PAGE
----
"The Difficulty Around Diversifying Hollywood's Labor Force and its Circumventions"
Thursday, February 16, 2017
Space 2435, North Quad 
4:00 - 5:30 p.m. 

Kristen Warner is an Associate Professor in the Department of Journalism and Creative Media at The University of Alabama. She is the author of The Cultural Politics of Colorblind TV Casting (Routledge, 2015). Professor Warner's research interests are centered at the juxtaposition of televisual racial representation and its place within the media industries, particularly within the practice of casting. 
Warner's talk will address how discourses of Hollywood labor erase classed and racial identity through three key strategies creatives of color employ as a consequence of those practices. 
This week, Little Stones director and Driftseed co-founder Sophia Kruz (SAC '11)  will be speaking at the TEDxUofM event on the University of Michigan campus at the Power Center. The sold out event will feature 8 Dreamers and Disrupters giving talks in the TED tradition on ideas worth sharing. Kruz will be speaking about her most recent documentary, Little Stones, and her experiences as a University of Michigan student which led her to see the power of using art and culture to empower women and girls globally.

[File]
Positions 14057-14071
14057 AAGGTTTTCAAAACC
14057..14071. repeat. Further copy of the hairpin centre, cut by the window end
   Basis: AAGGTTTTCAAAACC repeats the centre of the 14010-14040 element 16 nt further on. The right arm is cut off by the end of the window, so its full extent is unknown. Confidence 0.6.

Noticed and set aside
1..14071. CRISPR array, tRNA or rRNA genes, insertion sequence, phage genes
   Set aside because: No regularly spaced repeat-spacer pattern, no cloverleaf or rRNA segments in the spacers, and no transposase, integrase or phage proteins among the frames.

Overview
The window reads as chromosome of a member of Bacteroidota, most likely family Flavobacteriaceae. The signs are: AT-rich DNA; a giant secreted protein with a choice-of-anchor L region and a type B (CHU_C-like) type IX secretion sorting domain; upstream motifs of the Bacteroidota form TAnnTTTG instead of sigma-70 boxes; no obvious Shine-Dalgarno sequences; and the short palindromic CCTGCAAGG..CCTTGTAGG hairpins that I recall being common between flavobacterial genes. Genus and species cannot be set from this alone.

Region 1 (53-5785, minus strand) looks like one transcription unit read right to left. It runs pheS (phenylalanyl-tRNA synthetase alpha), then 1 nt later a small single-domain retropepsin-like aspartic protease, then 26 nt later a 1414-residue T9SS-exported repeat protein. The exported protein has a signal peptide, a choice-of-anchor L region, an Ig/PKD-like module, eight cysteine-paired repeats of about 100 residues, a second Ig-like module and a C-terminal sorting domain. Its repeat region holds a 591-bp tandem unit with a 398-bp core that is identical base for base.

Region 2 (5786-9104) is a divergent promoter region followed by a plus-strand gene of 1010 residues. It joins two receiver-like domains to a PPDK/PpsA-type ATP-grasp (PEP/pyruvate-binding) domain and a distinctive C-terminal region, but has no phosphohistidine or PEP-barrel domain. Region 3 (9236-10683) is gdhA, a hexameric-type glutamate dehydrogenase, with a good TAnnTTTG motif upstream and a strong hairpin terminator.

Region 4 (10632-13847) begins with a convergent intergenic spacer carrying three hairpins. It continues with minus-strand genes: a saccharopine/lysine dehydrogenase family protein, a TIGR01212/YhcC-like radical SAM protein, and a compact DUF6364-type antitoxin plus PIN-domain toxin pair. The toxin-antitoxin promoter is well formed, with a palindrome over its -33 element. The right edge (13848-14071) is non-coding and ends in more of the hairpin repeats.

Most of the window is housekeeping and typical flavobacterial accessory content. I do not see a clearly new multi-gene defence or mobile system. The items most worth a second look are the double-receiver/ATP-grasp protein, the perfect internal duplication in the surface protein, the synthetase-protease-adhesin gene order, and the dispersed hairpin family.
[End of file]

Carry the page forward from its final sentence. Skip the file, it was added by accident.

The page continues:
No tickets? No problem! Here's how to tune into the online live stream:
Wednesday, February 8, 2017
Event begins at 6:00 p.m., EST
Thank you for tuning in, and please share the link with a Dreamer or Disruptor in your life!
On Monday, January 30, in conjunction with the library's exhibition "It's Still Terrific: CITIZEN KANE at 75," author Harlan Lebo presented an historical overview of the film's production, history, and cultural significance. Lebo is the author of Citizen Kane: A Filmmaker's Journey (2016).
photo credit, Mary Lou Chlipala 
Members of Candace Moore's SAC 375 TV Theory class gathered in the SAC lounge last week to watch prime time television on NBC. The two-hour assignment was a hands-on experiment in analyzing media scholar Raymond Williams's "notion of flow" on modern-day television. 

photo credit, Mary Lou Chlipala 
Visit Our Website 

Want to change how you receive these emails?
You can update your preferences or unsubscribe from this list

This email was sent to <<Email Address>>
why did I get this?    unsubscribe from this list    update subscription preferences
University of Michigan Department of Film, Television, and Media · 6330 North Quad · 105 S. State St. · Ann Arbor, MI 48109-1285 · USA

Email Marketing Powered by Mailchimp